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BACKGROUND: Understanding the physical and mental health needs of the population through evidence-based research is a priority for informing health policy. During the COVID-19 pandemic, population wellbeing dramatically dropped. The relationship between experiences of symptomatic illness episodes and health-related quality of life has been less documented. OBJECTIVE: This study analysed the association between symptomatic COVID-19 illness and health-related quality of life. METHODS: The analyses drew from a cross-sectional analysis of data from a national digital symptoms' surveillance survey conducted in the UK in 2020. We identified illness episodes using symptoms and test results data and we analysed validated health-related quality of life outcomes including health utility scores (indexed on a 0-1 cardinal scale) and visual analogue scale (VAS) scores (0-100 scale) generated by the EuroQoL's EQ-5D-5L measure. The econometric model controlled for respondents' demographic and socioeconomic characteristics, comorbidities, social isolation measures, and regional and time fixed effects. RESULTS: The results showed that the experience of common SARS-CoV-2 symptoms was significantly associated with poorer health-related quality of life across all EQ-5D-5L dimensions of mobility, self-care, usual activities, pain/discomfort and anxiety/depression, a decrement in utility score of - 0.13 and a decrement in the EQ-VAS score of - 15. The findings were robust to sensitivity analyses and restrictive test results-based definitions. CONCLUSION: This evidence-based study highlights the need for targeting of interventions and services towards those experiencing symptomatic episodes during future waves of the pandemic and helps to quantify the benefits of SARS-CoV-2 treatment in terms of health-related quality of life.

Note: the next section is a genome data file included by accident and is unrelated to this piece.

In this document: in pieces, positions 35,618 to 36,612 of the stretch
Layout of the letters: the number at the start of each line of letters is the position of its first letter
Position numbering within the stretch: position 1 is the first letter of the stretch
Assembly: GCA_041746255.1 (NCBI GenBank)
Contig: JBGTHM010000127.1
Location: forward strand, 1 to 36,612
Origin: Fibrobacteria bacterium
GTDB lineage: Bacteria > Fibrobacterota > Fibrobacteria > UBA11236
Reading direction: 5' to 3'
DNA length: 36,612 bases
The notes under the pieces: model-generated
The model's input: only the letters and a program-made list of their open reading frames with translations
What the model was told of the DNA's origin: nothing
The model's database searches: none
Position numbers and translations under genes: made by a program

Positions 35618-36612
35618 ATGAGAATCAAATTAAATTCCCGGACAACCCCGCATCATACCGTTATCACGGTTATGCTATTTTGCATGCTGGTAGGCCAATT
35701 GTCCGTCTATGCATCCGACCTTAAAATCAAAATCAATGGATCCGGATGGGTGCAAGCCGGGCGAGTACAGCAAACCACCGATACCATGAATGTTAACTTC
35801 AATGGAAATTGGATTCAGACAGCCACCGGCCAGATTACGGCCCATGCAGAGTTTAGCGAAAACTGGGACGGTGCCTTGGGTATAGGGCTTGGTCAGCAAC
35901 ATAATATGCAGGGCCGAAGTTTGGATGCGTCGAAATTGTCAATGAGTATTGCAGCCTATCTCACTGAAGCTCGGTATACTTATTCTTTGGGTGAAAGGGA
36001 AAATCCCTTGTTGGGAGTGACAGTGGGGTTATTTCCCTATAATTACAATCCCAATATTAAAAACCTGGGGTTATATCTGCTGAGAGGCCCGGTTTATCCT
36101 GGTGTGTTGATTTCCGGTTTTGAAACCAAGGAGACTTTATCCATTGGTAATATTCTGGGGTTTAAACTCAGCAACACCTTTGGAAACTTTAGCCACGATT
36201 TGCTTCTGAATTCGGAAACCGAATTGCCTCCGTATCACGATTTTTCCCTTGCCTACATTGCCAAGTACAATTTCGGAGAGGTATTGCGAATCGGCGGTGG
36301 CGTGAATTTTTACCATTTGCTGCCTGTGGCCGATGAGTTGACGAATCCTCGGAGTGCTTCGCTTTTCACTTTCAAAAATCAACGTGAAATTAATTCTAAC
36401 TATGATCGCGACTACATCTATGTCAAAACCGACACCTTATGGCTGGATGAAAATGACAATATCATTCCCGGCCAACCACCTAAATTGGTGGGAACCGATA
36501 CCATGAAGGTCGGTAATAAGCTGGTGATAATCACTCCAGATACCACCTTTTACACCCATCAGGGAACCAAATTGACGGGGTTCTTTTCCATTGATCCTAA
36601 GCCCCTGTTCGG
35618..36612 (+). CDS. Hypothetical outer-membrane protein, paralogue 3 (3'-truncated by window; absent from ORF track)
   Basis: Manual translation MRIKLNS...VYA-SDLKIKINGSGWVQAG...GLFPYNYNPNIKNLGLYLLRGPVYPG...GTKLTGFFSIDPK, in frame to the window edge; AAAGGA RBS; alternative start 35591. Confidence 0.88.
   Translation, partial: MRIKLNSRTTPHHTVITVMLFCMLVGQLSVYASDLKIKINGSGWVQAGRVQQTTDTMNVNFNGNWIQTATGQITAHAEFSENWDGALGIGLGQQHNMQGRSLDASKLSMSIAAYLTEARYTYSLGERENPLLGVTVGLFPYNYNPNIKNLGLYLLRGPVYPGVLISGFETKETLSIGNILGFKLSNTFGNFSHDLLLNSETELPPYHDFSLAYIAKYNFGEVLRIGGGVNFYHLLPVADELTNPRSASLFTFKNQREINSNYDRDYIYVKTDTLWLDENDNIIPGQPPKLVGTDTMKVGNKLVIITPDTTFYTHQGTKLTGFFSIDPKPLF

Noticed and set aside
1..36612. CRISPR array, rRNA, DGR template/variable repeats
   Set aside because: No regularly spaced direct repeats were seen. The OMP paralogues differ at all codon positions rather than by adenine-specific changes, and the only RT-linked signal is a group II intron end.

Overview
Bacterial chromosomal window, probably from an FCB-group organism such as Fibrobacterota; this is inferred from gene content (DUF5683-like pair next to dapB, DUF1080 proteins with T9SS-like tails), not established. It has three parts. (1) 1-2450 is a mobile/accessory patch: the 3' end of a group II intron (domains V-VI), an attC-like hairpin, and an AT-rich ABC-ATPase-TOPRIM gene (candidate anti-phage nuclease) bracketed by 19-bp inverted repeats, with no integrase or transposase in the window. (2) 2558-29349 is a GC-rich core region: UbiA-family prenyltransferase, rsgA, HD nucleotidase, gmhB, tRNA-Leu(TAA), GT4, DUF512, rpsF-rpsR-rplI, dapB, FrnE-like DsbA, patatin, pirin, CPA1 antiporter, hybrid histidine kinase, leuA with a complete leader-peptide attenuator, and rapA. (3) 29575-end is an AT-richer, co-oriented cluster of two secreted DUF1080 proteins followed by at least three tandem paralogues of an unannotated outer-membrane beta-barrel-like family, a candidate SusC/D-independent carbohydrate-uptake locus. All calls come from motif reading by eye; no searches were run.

Original publication





Appl Health Econ Health Policy

Publication Date





761 - 771


Humans, Quality of Life, SARS-CoV-2, Health Status, Cross-Sectional Studies, Pandemics, COVID-19, Surveys and Questionnaires